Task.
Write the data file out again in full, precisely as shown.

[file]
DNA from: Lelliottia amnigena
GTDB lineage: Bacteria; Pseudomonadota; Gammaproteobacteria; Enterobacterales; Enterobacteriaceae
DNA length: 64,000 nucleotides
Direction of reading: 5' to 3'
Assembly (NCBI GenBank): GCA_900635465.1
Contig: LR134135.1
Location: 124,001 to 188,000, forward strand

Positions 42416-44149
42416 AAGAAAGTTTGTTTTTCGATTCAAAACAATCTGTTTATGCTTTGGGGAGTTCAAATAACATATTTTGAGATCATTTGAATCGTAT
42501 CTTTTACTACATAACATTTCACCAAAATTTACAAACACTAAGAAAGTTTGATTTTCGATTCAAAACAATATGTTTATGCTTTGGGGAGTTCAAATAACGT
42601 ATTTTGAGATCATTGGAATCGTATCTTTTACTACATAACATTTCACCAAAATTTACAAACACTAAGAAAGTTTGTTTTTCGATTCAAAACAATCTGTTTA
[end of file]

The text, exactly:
DNA from: Lelliottia amnigena
GTDB lineage: Bacteria; Pseudomonadota; Gammaproteobacteria; Enterobacterales; Enterobacteriaceae
DNA length: 64,000 nucleotides
Direction of reading: 5' to 3'
Assembly (NCBI GenBank): GCA_900635465.1
Contig: LR134135.1
Location: 124,001 to 188,000, forward strand

Positions 42416-44149
42416 AAGAAAGTTTGTTTTTCGATTCAAAACAATCTGTTTATGCTTTGGGGAGTTCAAATAACATATTTTGAGATCATTTGAATCGTAT
42501 CTTTTACTACATAACATTTCACCAAAATTTACAAACACTAAGAAAGTTTGATTTTCGATTCAAAACAATATGTTTATGCTTTGGGGAGTTCAAATAACGT
42601 ATTTTGAGATCATTGGAATCGTATCTTTTACTACATAACATTTCACCAAAATTTACAAACACTAAGAAAGTTTGTTTTTCGATTCAAAACAATCTGTTTA